Update: The former Chinook pilot whose interview with CNN on Thursday backed parts of Williams’ claims told the network on Friday that he is retracting his story. “The information I gave you was true based on my memories, but at this point I am questioning my memories,” the pilot, Rich Krell, told CNN’s Brian Stelter. The network is retracting its story as well.
Original report below:
The story of Brian Williams’ March 2003 Chinook flight in Iraq took a bizarre twist Thursday when several crew members on Williams’ helicopter disputed another pilot’s claims that the aircraft fell under small arms fire.
The point of contention appears to be: who actually piloted Williams’ Chinook?
The confusion comes a day after Williams retracted a story he has told for years about the mission, in which he claimed the Chinook he and his news crew were tagging along in was hit by a rocket-propelled grenade.
“It’s just goofy,” retired Chinook pilot Chris Simeone told The Omaha World-Herald about claims made by another retired Chinook pilot, Rich Krell.
Simeone and another pilot, Allan Kelly, say that they, and not Krell, flew Williams’ Chinook on the March 23, 2003 mission and that they did not come under any ground fire.
They were responding to an an interview Krell conducted with CNN in which he claimed that he was the one who piloted Williams’ helicopter and that it and two others in their formation did indeed come under fire from Iraqi insurgents on the ground.
Krell said that bullets entered the helicopter and that gunners on the craft returned fire. He also claimed that he was flying close behind the Chinook that went down.
Those details are significant because if Williams’ helicopter was hit by ground fire and was near the one struck by an RPG, it would lend at least some credence to his explanation that he told the tall tale because he had become confused by a “fog of memory” that he claimed had developed over the 12 years since the incident.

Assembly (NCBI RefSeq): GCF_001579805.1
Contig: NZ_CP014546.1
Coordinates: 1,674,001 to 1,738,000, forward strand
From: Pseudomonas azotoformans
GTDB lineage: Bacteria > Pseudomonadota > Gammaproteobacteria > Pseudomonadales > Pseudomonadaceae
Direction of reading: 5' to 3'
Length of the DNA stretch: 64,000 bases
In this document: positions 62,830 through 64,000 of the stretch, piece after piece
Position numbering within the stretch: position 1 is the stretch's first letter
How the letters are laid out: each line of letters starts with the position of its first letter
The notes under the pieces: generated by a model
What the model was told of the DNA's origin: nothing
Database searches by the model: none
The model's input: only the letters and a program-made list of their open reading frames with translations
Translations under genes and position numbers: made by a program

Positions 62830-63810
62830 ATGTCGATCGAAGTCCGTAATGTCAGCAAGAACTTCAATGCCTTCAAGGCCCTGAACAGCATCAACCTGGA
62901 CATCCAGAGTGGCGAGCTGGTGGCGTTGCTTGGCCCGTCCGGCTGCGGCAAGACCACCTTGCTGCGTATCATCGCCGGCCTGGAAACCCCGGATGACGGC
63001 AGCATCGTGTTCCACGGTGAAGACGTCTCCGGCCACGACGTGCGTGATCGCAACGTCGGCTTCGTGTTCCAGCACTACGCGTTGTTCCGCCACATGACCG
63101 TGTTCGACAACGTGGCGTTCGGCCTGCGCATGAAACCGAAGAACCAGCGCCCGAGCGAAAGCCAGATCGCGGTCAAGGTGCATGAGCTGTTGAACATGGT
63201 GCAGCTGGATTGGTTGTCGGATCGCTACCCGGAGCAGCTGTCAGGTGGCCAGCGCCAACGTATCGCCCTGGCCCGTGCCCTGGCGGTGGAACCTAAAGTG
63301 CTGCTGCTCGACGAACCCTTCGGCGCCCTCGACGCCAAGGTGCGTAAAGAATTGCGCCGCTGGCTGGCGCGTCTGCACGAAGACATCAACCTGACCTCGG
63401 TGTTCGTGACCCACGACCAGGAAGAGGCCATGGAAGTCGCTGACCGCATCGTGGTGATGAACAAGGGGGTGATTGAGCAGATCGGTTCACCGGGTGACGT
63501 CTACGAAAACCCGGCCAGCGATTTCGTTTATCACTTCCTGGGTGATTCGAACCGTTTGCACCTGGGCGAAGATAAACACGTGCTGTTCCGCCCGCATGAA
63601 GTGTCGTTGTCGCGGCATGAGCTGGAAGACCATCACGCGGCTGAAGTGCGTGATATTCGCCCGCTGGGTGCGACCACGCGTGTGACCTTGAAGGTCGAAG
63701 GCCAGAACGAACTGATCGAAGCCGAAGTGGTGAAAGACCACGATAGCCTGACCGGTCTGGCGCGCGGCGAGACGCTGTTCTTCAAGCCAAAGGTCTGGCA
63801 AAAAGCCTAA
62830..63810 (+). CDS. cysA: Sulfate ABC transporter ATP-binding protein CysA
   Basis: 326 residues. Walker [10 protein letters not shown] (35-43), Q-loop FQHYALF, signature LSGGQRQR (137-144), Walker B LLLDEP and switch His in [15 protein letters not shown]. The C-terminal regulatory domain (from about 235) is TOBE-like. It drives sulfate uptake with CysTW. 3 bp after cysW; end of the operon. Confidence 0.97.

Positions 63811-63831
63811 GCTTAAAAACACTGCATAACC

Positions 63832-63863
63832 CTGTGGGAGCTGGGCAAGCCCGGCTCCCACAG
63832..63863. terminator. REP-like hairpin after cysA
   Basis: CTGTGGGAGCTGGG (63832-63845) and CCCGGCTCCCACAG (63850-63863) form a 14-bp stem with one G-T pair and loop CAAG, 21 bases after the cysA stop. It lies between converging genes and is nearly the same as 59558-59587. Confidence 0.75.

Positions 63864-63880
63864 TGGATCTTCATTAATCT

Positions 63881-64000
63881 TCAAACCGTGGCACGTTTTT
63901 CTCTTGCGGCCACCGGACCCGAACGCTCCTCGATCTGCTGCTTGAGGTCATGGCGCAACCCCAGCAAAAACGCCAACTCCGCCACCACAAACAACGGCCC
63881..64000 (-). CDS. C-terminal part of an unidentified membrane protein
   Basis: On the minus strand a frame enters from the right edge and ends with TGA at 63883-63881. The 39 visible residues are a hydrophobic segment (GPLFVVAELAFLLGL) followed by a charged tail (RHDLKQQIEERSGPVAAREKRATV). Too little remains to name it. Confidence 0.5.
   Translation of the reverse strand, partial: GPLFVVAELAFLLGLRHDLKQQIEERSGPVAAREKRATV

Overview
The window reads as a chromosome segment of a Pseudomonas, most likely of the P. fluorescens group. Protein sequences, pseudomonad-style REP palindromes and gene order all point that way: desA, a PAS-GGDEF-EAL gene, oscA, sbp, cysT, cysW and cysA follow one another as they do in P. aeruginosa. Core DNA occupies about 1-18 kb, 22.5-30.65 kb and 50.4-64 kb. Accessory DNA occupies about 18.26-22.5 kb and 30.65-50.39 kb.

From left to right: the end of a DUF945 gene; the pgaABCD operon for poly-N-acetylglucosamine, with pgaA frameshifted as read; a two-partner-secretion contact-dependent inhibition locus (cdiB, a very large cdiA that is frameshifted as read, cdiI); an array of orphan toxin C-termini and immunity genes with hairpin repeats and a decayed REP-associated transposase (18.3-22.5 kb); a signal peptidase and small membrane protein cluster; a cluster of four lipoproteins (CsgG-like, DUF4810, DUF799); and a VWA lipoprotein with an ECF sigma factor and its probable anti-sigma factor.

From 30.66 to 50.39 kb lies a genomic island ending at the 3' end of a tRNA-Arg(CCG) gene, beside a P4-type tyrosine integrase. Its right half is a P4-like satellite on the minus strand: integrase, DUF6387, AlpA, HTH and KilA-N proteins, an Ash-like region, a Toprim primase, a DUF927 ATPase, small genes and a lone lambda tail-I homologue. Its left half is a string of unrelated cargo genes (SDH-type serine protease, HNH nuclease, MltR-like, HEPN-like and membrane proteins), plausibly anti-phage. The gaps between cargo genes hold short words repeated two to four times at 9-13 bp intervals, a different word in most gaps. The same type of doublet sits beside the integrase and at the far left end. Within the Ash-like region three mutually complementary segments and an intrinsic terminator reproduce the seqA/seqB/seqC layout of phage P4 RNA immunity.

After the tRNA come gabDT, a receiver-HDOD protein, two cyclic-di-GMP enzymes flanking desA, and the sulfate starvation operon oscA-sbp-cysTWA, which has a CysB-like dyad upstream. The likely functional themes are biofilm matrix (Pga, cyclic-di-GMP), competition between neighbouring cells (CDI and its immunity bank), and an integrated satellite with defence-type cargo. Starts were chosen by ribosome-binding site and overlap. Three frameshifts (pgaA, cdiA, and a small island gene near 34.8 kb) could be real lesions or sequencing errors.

If neither of those facts are true, it would support the claim that Williams lied.
“None of us were shot,” Simeone told the World-Herald. “Rich has given different testimony than me.”
He and Kelly said that Krell was flying the helicopter in front of them in their two-unit formation.
In an article he wrote for the New York Post on Thursday, Simeone described their mission — which he said included one other helicopter, not two — as “uneventful,” save for the dust storm that grounded them in the desert for several days.
“Brian Williams’ account is not true,” he wrote.
Simeone and Kelly aren’t alone in their disagreement with Krell’s claims.
David Luke, a flight engineer on a Chinook accompanying Williams’, offered perhaps the most detailed explanation of the movements of the helicopters that day.
He told Stars and Stripes that his Chinook and Williams’ were part of a different formation than the one which included the helicopter downed by the RPG. (RELATED: Brian Williams Told Alec Baldwin He Thought He Was Going To Die During Helicopter Attack That Never Happened)
As Stars and Stripes laid out, the Chinooks in the area that day were part of two units within the 159th Aviation Regiment: one called “Big Windy” out of Giebelstadt Army Airfield in Germany and another out of Savannah, Georgia.
Luke said that his and Williams’ helicopters were flying south towards Kuwait when they flew past a formation headed north. Luke said that soon after that he and his crew heard radio chatter that a northbound Chinook had fallen under fire. The two helicopters then came into contact with the massive dust storm and were forced to land at a makeshift camp where the injured helicopter had landed.
Don Helus, the pilot of the helicopter hit by the RPG, told The Daily Caller through email that Simeone was the pilot-in-command of Williams’ helicopter. Helus also said that Krell did not mention coming under fire after landing. He did not clarify for certain which aircraft Krell had manned.
The New York Times reported that Joe Summerlin, who was on board the downed helicopter, claims that Williams was on board a Chinook which was part of a different mission.
Sgt. 1st Class Joseph Miller, a flight engineer on Williams’ helicopter, told Stars and Stripes that the aircraft received no ground fire.
He told the World-Herald that Krell’s story was “false.”
The Times also spoke with Kelly who again said that he did not recall coming under fire.
The confusion over the vastly different accounts led CNN’s Jake Tapper, who conducted the interview with Krell, to tweet: “[definitely] need to get to the bottom of this tomorrow. Confusing and strange.” (RELATED: Brian Williams Told David Letterman His False Helicopter Story In Vivid Detail)
TheDC reached out to Krell but he did not immediately respond.